private static readonly Func<IGrouping<string, string>, KeyValuePair<string, int>> theNewWordCount = NewWordCount;
private static readonly Func<KeyValuePair<string, int>, int> theCount = Count;

private static void Main(string[] args)
{
    foreach (var wordCount in File.ReadAllText(args.Length > 0 ? args[0] : @"C:\DEV\CountUniqueWords\CountUniqueWords\Program.cs")
        .Split(delimiters, StringSplitOptions.RemoveEmptyEntries)
        .AsParallel()
        .GroupBy(theWord, StringComparer.OrdinalIgnoreCase)
        .Select(theNewWordCount)
        .OrderByDescending(theCount))
    {
        Console.WriteLine(
            "Word: \""
            + wordCount.Key
            + "\" Count: "
            + wordCount.Value);
    }

    Console.ReadLine();
}

private static string Word(string word)
{
    return word;
}

private static KeyValuePair<string, int> NewWordCount(IGrouping<string, string> wordCount)
{
    return new KeyValuePair<string, int>(
        wordCount.Key,
        wordCount.Count());
}

private static int Count(KeyValuePair<string, int> wordCount)
{
    return wordCount.Value;
}
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1  
lol, are you uncomfortable with lambda expressions? ;) Anyway, I tried this code with "The Lord of the Rings" eBook as an input. It gives roughly the same results with or without AsParallel, so I guess parallel extensions are not really helping in that case... I also wrote a shorter implementation (along the same lines) that's almost twice as fast, so your implementation is probably not "the fastest and most concise implementation one can come up with" ;). Still, it's an interesting exercise... –  Thomas Levesque Dec 14 '10 at 0:58
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Well, let's see it, man! –  Jesse C. Slicer Dec 14 '10 at 1:33
    
@Thomas - You probably didn't get a notification for Jesse's comment. Let this comment serve as that notification. –  Greg Mar 30 '11 at 16:41
    
@Greg, indeed I didn't get a notification. But anyway, I don't have that code anymore, I had written it in LinqPad and didn't keep it... –  Thomas Levesque Mar 30 '11 at 21:10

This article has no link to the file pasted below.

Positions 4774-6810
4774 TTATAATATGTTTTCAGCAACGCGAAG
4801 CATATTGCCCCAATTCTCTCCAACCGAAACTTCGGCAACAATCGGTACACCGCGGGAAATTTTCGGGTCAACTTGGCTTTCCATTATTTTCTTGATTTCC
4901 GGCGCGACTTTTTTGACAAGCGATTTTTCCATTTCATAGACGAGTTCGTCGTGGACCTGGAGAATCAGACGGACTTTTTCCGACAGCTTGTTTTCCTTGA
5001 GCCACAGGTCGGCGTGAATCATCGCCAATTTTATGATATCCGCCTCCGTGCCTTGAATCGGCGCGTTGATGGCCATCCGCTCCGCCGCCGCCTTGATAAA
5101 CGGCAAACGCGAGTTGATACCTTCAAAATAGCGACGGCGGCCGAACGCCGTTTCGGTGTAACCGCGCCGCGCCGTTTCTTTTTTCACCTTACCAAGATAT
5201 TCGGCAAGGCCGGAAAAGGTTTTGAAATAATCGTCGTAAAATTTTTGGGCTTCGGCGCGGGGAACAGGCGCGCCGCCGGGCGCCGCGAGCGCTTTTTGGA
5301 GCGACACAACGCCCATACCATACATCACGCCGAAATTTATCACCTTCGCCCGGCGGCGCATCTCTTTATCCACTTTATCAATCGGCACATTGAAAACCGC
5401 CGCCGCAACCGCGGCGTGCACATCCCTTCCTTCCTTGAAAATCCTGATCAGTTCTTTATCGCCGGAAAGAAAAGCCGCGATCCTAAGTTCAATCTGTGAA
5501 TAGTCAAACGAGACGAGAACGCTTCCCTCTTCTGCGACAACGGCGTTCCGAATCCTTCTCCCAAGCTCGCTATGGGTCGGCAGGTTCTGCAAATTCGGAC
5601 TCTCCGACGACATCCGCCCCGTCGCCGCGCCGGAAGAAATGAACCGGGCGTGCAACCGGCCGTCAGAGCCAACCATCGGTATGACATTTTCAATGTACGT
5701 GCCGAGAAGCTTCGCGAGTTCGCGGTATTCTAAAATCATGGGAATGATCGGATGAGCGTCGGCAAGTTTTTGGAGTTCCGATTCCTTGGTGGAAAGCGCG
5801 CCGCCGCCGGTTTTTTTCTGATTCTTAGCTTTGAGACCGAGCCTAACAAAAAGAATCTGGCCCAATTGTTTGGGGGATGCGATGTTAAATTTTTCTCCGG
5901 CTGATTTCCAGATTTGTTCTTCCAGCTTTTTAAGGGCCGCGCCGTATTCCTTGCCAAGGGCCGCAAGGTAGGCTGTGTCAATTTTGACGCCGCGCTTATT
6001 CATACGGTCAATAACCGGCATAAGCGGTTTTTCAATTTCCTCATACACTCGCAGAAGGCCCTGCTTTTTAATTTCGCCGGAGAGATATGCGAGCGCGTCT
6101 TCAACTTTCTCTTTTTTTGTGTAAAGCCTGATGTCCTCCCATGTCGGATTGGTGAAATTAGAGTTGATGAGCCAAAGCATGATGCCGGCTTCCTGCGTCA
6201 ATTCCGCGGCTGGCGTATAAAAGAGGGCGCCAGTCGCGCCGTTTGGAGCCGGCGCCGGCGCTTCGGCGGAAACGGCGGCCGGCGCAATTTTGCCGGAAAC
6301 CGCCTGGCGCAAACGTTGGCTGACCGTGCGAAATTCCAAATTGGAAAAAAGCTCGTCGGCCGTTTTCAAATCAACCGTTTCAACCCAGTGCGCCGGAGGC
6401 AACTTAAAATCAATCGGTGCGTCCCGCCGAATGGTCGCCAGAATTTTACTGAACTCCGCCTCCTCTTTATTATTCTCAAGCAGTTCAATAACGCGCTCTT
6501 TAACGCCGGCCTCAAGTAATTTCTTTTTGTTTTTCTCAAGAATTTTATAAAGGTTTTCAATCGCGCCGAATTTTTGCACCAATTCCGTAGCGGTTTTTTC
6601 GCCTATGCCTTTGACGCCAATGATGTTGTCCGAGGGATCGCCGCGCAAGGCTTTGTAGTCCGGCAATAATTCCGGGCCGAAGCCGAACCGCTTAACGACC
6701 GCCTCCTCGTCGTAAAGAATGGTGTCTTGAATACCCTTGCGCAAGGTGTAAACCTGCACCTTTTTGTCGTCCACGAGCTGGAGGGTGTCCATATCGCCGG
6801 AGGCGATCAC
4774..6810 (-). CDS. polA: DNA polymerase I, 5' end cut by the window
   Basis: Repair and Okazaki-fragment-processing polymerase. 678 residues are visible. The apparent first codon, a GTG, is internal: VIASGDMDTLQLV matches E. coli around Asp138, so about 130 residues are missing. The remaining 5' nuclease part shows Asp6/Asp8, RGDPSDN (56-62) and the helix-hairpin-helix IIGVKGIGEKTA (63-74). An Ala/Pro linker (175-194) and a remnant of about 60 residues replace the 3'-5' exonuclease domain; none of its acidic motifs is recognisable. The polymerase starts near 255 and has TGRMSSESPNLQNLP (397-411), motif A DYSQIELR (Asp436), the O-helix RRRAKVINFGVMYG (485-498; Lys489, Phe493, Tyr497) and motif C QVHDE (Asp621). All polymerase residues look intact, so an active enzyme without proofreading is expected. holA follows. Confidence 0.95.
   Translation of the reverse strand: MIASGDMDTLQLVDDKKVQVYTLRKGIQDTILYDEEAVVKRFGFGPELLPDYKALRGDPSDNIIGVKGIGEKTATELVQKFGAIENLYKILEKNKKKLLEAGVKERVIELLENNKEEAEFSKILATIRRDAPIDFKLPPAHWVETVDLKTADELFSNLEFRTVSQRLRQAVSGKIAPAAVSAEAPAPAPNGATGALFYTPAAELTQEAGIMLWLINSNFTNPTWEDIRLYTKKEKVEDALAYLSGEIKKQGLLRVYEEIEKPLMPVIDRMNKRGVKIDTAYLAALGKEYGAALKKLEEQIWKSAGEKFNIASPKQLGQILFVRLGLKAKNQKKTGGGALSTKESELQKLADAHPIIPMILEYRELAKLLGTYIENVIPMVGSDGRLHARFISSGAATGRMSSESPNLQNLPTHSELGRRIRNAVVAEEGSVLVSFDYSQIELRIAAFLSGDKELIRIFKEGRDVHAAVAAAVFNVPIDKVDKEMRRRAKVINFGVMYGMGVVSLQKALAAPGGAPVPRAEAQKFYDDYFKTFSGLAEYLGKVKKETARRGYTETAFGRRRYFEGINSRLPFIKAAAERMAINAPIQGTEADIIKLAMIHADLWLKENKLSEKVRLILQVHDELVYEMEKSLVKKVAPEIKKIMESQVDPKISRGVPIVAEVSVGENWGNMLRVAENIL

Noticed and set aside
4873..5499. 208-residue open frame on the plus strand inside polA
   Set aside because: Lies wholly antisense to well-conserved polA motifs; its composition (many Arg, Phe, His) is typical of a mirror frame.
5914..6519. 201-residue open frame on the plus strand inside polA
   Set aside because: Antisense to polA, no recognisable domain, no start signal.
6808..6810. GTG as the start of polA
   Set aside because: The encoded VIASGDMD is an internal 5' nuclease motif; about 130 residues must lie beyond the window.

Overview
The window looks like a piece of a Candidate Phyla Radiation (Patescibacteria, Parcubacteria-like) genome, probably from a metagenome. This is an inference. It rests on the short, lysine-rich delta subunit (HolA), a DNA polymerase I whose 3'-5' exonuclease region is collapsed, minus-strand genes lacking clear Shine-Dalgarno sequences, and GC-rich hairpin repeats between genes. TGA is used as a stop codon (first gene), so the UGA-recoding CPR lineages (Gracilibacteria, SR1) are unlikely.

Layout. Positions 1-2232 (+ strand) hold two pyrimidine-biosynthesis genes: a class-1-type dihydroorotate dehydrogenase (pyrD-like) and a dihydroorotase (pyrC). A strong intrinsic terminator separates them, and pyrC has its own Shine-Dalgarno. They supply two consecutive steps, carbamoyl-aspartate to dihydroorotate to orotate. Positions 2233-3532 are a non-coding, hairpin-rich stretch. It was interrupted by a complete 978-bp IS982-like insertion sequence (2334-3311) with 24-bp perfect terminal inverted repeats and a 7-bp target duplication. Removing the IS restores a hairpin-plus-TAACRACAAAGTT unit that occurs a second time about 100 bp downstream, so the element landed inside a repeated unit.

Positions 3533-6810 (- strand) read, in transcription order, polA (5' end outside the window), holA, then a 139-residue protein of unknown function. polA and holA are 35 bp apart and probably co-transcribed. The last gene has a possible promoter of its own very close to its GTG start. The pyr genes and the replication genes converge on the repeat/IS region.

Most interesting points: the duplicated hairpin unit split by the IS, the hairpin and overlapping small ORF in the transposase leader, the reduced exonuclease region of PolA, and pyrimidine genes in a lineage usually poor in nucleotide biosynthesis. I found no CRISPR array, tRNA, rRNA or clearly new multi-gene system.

I have been using it on my project MetaSharp. I have a MSBuild based compile pipeline for DSLs and one stage types is a Many to Many stage. The M:M stage uses .AsParallel.ForAll(...).

Here's the snippet:

protected sealed override IEnumerable<IContext> Process()
{
    if (this.Input.Count() > 1)
    {
        this.Input
            .AsParallel<IContext>()
            .ForAll(this.Process);
    }
    else if (this.Input.Any())
    {
        this.Process(this.Input.Single());
    }

    return this.Input.ToArray();
}
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4  
I'd recommend this.Input.Skip(1).Any(), so that you can stop counting after hitting the second input. –  StriplingWarrior Dec 13 '10 at 22:51
1  
Meaning: replace this.Input.Count() > 1 with this.Input.Skip(1).Any(). –  dthorpe Dec 14 '10 at 2:15
    
Good call! That is very useful. –  justin.m.chase Dec 16 '10 at 19:58

We don't use it extensively, but it has certainly come in handy.

I was able to reduce the running time of a few of our longer-running unit tests to about 1/3 their original time just by wrapping some of the more time-intensive steps in a Parallel.Invoke() call.

I also love using the parallel libraries for testing thread-safety. I've caught and reported a couple of threading issues with Ninject with code something like this:

var repositoryTypes = from a in CoreAssemblies
                    from t in a.GetTypes()
                    where t.Name.EndsWith("Repository")
                    select t;
repositoryTypes.ToList().AsParallel().ForAll(
    repositoryType => _kernel.Get(repositoryType));

In our actual production code, we use some parallel extensions to run some integration actions that are supposed to run every few minutes, and which consist mostly of pulling data from web services. This takes special advantage of parallelism because of the high latency inherent in web connections, and allows our jobs to all finish running before they're supposed to fire again.

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I am using a ConcurrentDictionary that stores 100 million+ items. My application uses around 8 GB of memory at that moment. The ConcurrentDictionary then decides it wants to grow on another Add. And it wants to grow a LOT apparently (some internal prima algorithm) as it runs out of memory. This is on x64 with 32GB of memory.

Therefore I would like a boolean to block automatic regrow/rehash of a (concurrent)dictionary. I would then Initialize the dictionary at creation with a fixed set of buckets (this is not the same as a fixed capacity!). And it would become a little slower over time as there are more and more items in a bucket. But this would prevent rehashing and getting out of memory too quickly and unnecessarily.